Where I think this really changes the game is on the used car market, which otherwise is pretty bleak for EVs. By modern standards, an eight-year old car with 100,000 miles isn’t even that used, but if you knew there was a potential $13,000 to $22,000 repair looming on the horizon to replace a worn battery pack, why the hell would you risk it?
The VinFast lease model solves this problem: The used car buyer gets an EV with a battery pack they don’t have to worry about devastating them financially, and VinFast has a revenue stream continuing from sales of their used cars. All in all, it’s a pretty clever win-win solution, I think.
Still, will enough people think the plan makes sense to buy these new so there’s enough to end up on the used car market? I’m not sure.
In the interest of full disclosure, David does not like this plan at all. In fact, we’ve been discuss-arguing about it off and on for the past day or so, so we may as well give everyone a say, because I think this is an interesting situation, and likely not the last time we’ll encounter it.
I’m going to let David give his take on this first, because, dammit, you have a right to know:
[David’s thoughts: Hi Autopians, David here. For me to really make a sound assessment on this concept, I’m going to have to look at the numbers, which I just don’t have right now. First things first, I’ll need to see how the Vinfast’s pricing compares to that of the competition once the Vietnamese company’s cars launch. Are buyers actually realizing savings up front by leasing the batteries? How much, and after how many months of payments do those savings disappear?
I have to say: If I went to a dealership today and they sold me a car and said: “Hey, do you want to pay $110 a month in case, in 15 years, your engine blows up?” I’d answer: “Why the hell is my engine going to blow up? Screw this.” I’m still not cool with accepting that a battery will be significantly compromised so soon. And honestly, I’m not convinced it necessarily will be.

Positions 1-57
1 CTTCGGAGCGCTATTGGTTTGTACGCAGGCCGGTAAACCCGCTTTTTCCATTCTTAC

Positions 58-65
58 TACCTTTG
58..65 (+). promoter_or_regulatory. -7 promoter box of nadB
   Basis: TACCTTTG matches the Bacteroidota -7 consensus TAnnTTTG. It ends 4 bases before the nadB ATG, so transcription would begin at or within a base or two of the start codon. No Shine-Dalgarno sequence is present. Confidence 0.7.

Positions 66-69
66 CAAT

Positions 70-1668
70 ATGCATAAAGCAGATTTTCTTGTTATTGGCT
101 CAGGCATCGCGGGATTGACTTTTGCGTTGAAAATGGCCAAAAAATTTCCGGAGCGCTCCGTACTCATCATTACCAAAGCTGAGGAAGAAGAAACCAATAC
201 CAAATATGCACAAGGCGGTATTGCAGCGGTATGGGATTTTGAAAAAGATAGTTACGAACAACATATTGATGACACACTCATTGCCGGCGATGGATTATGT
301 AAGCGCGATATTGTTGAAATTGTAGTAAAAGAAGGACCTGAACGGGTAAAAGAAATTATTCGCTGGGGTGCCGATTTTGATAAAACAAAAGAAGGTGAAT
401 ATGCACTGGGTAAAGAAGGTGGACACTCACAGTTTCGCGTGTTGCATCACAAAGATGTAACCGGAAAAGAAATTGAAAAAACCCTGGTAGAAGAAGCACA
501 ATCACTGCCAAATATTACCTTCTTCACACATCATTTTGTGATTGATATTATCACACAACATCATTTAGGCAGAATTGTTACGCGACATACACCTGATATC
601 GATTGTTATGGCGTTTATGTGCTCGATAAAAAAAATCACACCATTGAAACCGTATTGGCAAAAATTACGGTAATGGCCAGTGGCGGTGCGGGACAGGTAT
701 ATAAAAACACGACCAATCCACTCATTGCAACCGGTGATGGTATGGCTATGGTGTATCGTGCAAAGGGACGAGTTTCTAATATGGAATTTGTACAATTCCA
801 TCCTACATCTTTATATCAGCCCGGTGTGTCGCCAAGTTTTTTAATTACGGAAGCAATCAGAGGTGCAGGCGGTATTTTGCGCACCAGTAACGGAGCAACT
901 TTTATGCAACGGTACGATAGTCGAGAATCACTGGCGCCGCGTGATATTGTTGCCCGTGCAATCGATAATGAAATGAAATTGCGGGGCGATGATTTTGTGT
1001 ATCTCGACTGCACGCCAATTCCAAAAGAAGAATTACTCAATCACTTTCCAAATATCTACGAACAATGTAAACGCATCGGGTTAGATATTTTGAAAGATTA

One concern I have with this leasing plan is that there’s just too much happening in the EV R&D space right now. Imagine I buy a Vinfast and plunk down $110 a month for the battery. Fifteen years in, I’ve dropped $19,800, and my battery dies. Vinfast will replace it: Great! Or not, because by then who knows if my car is worth a damn; its battery technology could be so outdated that nobody wants it, and my dumb arse just dropped $19,800 (over time) on a car that’s worth pennies (imaging dropping $19,800 to put old tech into your 2007 car). Maybe Vinfast will put an updated battery in at that time? Who knows. And again, if I’m saving a bunch up front, then that $19,800 figure drops; I just don’t have that information.
I’m sure the resale value would go up should I sell the car after 8 or 9 years, as the buyers would know that, so long as they keep paying $110 a month, they’ll be getting a free battery from Vinfast when it fails. But whether those resale numbers justify the expense of all those payments, I’d just have to run the numbers. Honestly, I just don’t know enough at this point, but I remain skeptical of this strategy.
Our brilliant news writer Thomas Hundal has opinions and thoughts, too, so let’s hear him out: